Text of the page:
In every JDM lover’s dream there’s a moment when you’re sat at home, reminiscing over the latest Grand Tour special, and then, from far away you hear the all too familiar brraapp brapppp brrraappp of a Mazda RX7 13B-REW Wankel rotary engine coming over the hill. And in that moment, life has never been better.
As specialist Japanese import insurance providers, we hear about, and are sometimes lucky enough to see, our customer’s JDM cars. Whether they’ve got stock engines or have tuned their car to the max, we take great joy in hearing about the changes our customers have made.
Today, we’re looking at some of the best JDM engines out there now, and maybe ever?
1. Mazda’s 13B-REW
Starting off strong with Mazda’s Wankel rotary engine, the 13B-REW. Probably one of the most unique JDM engines in terms of its construction, the 13B-REW uses a triangular-shaped rotor that spins around to generate combustion, instead of a traditional piston setup.
Not only that but the 13B-REW uses sequential turbocharging where the second turbocharger only kicks in once the first one reaches 4,500 RPM.
Used only in the legendary Mazda RX-7 FD, this is a JDM engine that will go down in history.
2. Nissan’s RB26DETT
So popular that Nissan started remaking it 30 years after launch, the RB26DETT is one of the most popular JDM engines to date.
It was used in the Nissan GTR R32, R33 and R34 and is one that is both fantastic as stock but also an ideal platform to tune from. Its factory power output is listed as 276hp, but enthusiasts often state that the factory output is more like 316hp. With six throttle bodies and a twin-turbo system, it has been a firm fan favourite since 1989 and one that has stood the test of time.
3. Honda B16B
Honda’s B engine series had some fantastic engines, and to be honest, we could have made an entire article on just the best Honda engines as there are so many icons.
The B range was a selection of naturally aspirated inline-4 engines that had the Variable Valve Timing and Electronic Control (VTEC) system. Despite the B16B being a 1.6l engine, it had one of the highest horsepower per displacement for a naturally aspirated engine when it launched.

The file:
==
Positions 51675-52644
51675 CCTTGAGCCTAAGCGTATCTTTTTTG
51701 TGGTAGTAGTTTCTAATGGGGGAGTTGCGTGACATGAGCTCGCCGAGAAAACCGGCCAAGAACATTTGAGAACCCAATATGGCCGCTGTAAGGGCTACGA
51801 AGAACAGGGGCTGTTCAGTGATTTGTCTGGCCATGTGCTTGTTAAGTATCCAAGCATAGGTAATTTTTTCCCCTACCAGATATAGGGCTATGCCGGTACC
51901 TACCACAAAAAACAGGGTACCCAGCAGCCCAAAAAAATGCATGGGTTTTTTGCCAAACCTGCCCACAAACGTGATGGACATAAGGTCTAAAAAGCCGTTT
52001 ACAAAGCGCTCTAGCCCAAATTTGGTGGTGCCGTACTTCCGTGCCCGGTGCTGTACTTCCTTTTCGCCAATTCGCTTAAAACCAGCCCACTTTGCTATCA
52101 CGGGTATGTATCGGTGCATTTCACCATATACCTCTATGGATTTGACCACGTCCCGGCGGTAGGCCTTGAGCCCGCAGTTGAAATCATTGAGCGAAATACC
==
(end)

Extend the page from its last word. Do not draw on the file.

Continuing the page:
Used in the 1997 Honda Civic EK9 Type R, it’s been highly sought after ever since.
4. Toyota’s 2JZ-GTE
Created as a rival to the RB26DETT, the 2JZ-GTE was a turning point in high-performance JDM engines. Manufactured between 1991-2002, the 2JZ-GTE was first used in the Aristo Vertex before moving into the iconic Supra RZ, becoming Toyota’s flagship performance engine.
Like with many other engines produced by JDM automotive manufacturers in the 90s to 2000s, the 2JZ-GTE was under the Gentlemen’s Agreement, which was rendered defunct in 2005. This limited the JDM industry to produce cars that had no more than 276hp at 5600rpm. However, in other markets, the engine was increased to 320hp.
5. Mitsubishi 4G63T
If we didn’t mention the legendary Lancer Evo’s engine on this list, then something wouldn’t have been right.
Developed from 1981, the 4G63T started from a very simple engine in the Lancer EX 2000 Turbo. To get it to be race-spec, engineers had to modify the base engine significantly, and so they created the 4G63T and history was made.
From 1996 to 1999, the Evos, driven by Tommi Makinen, earned four consecutive drivers’ titles in the World Rally Championship (WRC), cementing the engine’s legacy.
6. Lexus 1LR-GUE
While it’s not as well known by its engine code, the 1LR-GUE is the engine that powers the rare Lexus LFA. That’s the beautifully sounding V10 that sent the motoring world into a frenzy when it was released.
Initially released as a concept in the early 2000s before entering a limited release production for just two short years between 2010 and 2012, the LFA was the supercar from Lexus. The engine in the LFA was built from scratch, making it truly iconic. Built in conjunction with Yamaha, the engine is not only incredibly high performance but one that sounds incredible as well.
The engine screams its way to redline in just 0.6 seconds, breaking the record of fastest idle-to-redline production car at its time of release.
It’s a stupendous engine at every turn, and one that proudly holds a space on our list.
7. Nissan S20
The Nissan S20 gave us the beginning of years of innovation in JDM engines. It was the birthchild of Prince Motor Company, a manufacturer of aeroplanes, engines and luxury vehicles, and Nissan. They merged in 1966, and the S20 was their first big success in the late 1960s.
Inside the S20 was a water-cooled 2.0L (1,989cc) double overhead camshaft (DOHC) with Mikuni-Solex carburettors that allowed for 160 hp (119 kW) 177 Nm (130 lb. ft.) at 7,000 RPM.
Finding one of these engines today is hard, as it was a pure JDM car, as well as a much older model. However, a few fantastic specimens remain, and one at a JDM show is always an attention seeker.
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